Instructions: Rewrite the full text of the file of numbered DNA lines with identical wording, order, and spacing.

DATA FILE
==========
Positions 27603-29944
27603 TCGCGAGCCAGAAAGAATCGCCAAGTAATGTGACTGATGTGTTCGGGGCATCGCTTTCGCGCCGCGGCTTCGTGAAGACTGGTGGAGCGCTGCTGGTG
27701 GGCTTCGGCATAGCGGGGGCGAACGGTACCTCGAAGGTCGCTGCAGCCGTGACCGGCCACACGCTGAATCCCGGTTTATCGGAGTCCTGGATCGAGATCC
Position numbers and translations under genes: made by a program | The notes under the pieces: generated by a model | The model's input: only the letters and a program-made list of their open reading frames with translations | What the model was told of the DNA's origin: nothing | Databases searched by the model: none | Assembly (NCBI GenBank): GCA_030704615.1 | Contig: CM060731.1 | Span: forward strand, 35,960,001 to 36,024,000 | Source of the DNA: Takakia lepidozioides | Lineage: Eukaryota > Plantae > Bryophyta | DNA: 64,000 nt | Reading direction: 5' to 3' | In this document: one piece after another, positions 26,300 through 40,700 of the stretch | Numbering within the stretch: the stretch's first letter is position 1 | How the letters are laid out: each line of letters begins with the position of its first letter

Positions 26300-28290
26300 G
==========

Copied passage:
Positions 27603-29944
27603 TCGCGAGCCAGAAAGAATCGCCAAGTAATGTGACTGATGTGTTCGGGGCATCGCTTTCGCGCCGCGGCTTCGTGAAGACTGGTGGAGCGCTGCTGGTG
27701 GGCTTCGGCATAGCGGGGGCGAACGGTACCTCGAAGGTCGCTGCAGCCGTGACCGGCCACACGCTGAATCCCGGTTTATCGGAGTCCTGGATCGAGATCC
Position numbers and translations under genes: made by a program | The notes under the pieces: generated by a model | The model's input: only the letters and a program-made list of their open reading frames with translations | What the model was told of the DNA's origin: nothing | Databases searched by the model: none | Assembly (NCBI GenBank): GCA_030704615.1 | Contig: CM060731.1 | Span: forward strand, 35,960,001 to 36,024,000 | Source of the DNA: Takakia lepidozioides | Lineage: Eukaryota > Plantae > Bryophyta | DNA: 64,000 nt | Reading direction: 5' to 3' | In this document: one piece after another, positions 26,300 through 40,700 of the stretch | Numbering within the stretch: the stretch's first letter is position 1 | How the letters are laid out: each line of letters begins with the position of its first letter

Positions 26300-28290
26300 G